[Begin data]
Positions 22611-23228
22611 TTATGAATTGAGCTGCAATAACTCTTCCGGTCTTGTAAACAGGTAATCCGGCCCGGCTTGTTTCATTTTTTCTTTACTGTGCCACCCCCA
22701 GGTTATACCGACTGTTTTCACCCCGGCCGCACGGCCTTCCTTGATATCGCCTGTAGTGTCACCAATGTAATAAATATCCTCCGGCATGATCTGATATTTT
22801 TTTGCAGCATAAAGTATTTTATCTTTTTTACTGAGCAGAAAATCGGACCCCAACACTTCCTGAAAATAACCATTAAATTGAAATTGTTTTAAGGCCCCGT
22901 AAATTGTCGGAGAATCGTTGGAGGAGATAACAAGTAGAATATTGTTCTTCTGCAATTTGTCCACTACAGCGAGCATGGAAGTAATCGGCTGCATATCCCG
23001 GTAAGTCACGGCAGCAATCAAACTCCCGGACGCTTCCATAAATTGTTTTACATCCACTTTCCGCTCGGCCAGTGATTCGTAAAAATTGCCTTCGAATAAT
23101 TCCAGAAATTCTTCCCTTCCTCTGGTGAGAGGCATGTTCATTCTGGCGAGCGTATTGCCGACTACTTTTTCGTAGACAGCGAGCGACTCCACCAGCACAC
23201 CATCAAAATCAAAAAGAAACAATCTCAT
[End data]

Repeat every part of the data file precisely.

Positions 22611-23228
22611 TTATGAATTGAGCTGCAATAACTCTTCCGGTCTTGTAAACAGGTAATCCGGCCCGGCTTGTTTCATTTTTTCTTTACTGTGCCACCCCCA
22701 GGTTATACCGACTGTTTTCACCCCGGCCGCACGGCCTTCCTTGATATCGCCTGTAGTGTCACCAATGTAATAAATATCCTCCGGCATGATCTGATATTTT
22801 TTTGCAGCATAAAGTATTTTATCTTTTTTACTGAGCAGAAAATCGGACCCCAACACTTCCTGAAAATAACCATTAAATTGAAATTGTTTTAAGGCCCCGT
22901 AAATTGTCGGAGAATCGTTGGAGGAGATAACAAGTAGAATATTGTTCTTCTGCAATTTGTCCACTACAGCGAGCATGGAAGTAATCGGCTGCATATCCCG
23001 GTAAGTCACGGCAGCAATCAAACTCCCGGACGCTTCCATAAATTGTTTTACATCCACTTTCCGCTCGGCCAGTGATTCGTAAAAATTGCCTTCGAATAAT
23101 TCCAGAAATTCTTCCCTTCCTCTGGTGAGAGGCATGTTCATTCTGGCGAGCGTATTGCCGACTACTTTTTCGTAGACAGCGAGCGACTCCACCAGCACAC
23201 CATCAAAATCAAAAAGAAACAATCTCAT